Ted Thompson had come back to Green Bay (he worked there for years before) from the Seahawks in 2005 to become general manager, relegating then-head coach and general manager Mike Sherman to a coach-only role. For that entire season I witnessed a tense relationship between Thompson and Sherman, especially after we took Aaron Rodgers—a player who would not help us short-term—in the first round of the 2005 draft. Sherman’s fears about Thompson wanting “his own guy” to be the head coach were realized following that season, as he and his staff were dismissed.

Thompson led the subsequent head coach search, with input from his trusted personnel assistants John Schneider and Reggie McKenzie and, to a lesser extent, myself. After interviewing a list of candidates that included Ron Rivera, Brad Childress and Wade Phillips, we settled on two finalists: Mike, the 49ers’ offensive coordinator at the time, and Sean Payton, then the assistant head coach and quarterbacks coach of the Cowboys. Both had creative offensive minds, leading fascinating schematic conversations that would make a football junkie’s heart skip a beat.

The way out

Bill Huber:

Three days after being fired as the Green Bay Packers’ coach, Mike McCarthy was allowed to return to Lambeau Field to say good-bye.

“He spoke to the team yesterday and that was good,” team President/CEO Mark Murphy told WTMJ Radio in Milwaukee on Thursday. “I think Mike wanted some closure with the players and some of the other coaches to be able to thank them and say good-bye to them, as well.”

McCarthy was fired after Sunday’s 20-17 loss to the Arizona Cardinals. Murphy had already decided to fire McCarthy, who was in his 13th season on the job, but the listless effort at home against a two-win team spurred Murphy into action.

Joe Philbin, McCarthy’s longtime friend and colleague, was elevated from offensive coordinator to interim head coach for the final four games.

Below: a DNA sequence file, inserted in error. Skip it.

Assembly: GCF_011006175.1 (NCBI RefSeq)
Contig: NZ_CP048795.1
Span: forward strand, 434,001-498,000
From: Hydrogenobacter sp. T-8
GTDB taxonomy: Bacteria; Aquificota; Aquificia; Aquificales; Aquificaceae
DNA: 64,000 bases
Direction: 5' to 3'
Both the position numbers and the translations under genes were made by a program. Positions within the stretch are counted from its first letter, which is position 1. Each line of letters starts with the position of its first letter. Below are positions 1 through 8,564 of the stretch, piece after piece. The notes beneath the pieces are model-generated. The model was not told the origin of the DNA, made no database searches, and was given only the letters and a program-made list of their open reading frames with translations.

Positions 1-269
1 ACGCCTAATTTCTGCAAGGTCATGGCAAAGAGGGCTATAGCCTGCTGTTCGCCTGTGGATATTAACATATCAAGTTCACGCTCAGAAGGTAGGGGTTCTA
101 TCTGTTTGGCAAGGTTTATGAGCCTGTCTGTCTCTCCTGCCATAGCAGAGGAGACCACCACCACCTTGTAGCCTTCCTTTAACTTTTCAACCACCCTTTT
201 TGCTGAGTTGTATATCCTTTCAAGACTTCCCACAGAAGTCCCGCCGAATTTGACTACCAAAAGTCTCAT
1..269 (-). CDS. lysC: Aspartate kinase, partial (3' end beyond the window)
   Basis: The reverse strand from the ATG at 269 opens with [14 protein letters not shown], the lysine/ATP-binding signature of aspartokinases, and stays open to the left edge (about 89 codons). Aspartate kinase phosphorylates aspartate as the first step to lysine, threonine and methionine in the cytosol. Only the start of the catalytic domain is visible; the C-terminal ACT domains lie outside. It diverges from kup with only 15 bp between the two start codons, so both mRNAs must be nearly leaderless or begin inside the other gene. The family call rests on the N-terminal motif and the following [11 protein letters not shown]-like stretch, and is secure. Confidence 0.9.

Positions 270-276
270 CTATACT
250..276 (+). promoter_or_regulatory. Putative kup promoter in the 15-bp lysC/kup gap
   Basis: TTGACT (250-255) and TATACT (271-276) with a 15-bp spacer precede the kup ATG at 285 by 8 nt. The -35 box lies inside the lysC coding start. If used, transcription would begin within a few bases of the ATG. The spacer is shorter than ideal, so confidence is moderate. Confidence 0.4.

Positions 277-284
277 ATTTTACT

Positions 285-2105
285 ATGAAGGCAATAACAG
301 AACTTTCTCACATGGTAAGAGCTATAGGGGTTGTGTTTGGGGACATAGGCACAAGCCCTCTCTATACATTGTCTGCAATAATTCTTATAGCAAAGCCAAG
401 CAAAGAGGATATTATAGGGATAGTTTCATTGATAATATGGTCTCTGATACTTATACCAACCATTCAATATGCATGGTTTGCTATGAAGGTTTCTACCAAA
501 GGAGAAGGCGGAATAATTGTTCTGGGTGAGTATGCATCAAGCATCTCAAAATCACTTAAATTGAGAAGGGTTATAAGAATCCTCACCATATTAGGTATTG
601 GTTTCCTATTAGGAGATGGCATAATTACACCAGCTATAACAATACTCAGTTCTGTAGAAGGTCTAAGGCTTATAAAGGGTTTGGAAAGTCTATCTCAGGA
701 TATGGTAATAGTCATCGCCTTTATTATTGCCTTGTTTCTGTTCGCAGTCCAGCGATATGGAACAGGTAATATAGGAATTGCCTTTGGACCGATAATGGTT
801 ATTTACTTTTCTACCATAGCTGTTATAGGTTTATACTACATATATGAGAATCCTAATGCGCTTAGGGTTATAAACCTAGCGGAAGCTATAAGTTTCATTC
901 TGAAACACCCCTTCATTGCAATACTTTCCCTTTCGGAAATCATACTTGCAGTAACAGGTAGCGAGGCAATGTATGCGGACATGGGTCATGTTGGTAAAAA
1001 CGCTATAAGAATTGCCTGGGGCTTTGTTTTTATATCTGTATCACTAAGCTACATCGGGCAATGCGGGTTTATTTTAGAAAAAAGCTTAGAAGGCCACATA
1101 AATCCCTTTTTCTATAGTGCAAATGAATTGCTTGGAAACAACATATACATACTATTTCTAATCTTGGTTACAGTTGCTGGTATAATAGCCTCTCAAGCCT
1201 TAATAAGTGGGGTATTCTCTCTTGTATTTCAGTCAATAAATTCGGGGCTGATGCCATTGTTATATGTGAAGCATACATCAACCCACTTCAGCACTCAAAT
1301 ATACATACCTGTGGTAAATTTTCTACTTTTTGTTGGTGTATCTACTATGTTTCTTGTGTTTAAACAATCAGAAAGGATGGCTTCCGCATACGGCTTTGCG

“Mike came by the office, I think Tuesday we all saw him as a staff, which was great,” Philbin said before Thursday’s practice. “Then we talked, and he wanted an opportunity to speak with the team. I was 100 percent, fully supportive of, and he did a fantastic job talking to the team. Not just about football and winning football games, but his passion. His passion for the game, his love for the players was clearly evident. I’m sure it was emotional for him and everybody in the room. It was awesome. I thought he did a great job.”

Philbin left the Packers to become Miami’s coach in 2012. He posted a 24-28 record before being fired four games into the 2015 season. Dan Campbell finished the season. Philbin wasn’t given a chance to say good-bye; he didn’t want that to be the case for McCarthy.

“That’s the Green Bay Packer way, right? This is a first-class organization all the way around. I think it’s been that way for 100 seasons, I would guess. I’m not that old, but I’m guessing it’s been like that for a long time. We do things the right way around here. Mark and Russ (Ball, the executive vice president of football operations) and Brian (Gutekunst, the general manager) were all totally supportive, they think that was the right thing to do, as did I. Hopefully it will help.”

About McCarthy’s firing WTMJ says:

Packers President and CEO Mark Murphy told WTMJ it was a difficult decision, but one he felt needed to be made.

“The way the season had played out, I just felt that we needed a change,” says Murphy. “It wasn’t anything particularly that [McCarthy] did wrong, I just felt that the message had become stale and we needed a new voice.”

Murphy added that he intended to make a change at the end of the season, so he felt it would be better for everyone to do so now rather than wait.

I’m sure in our cynical age no one will believe this: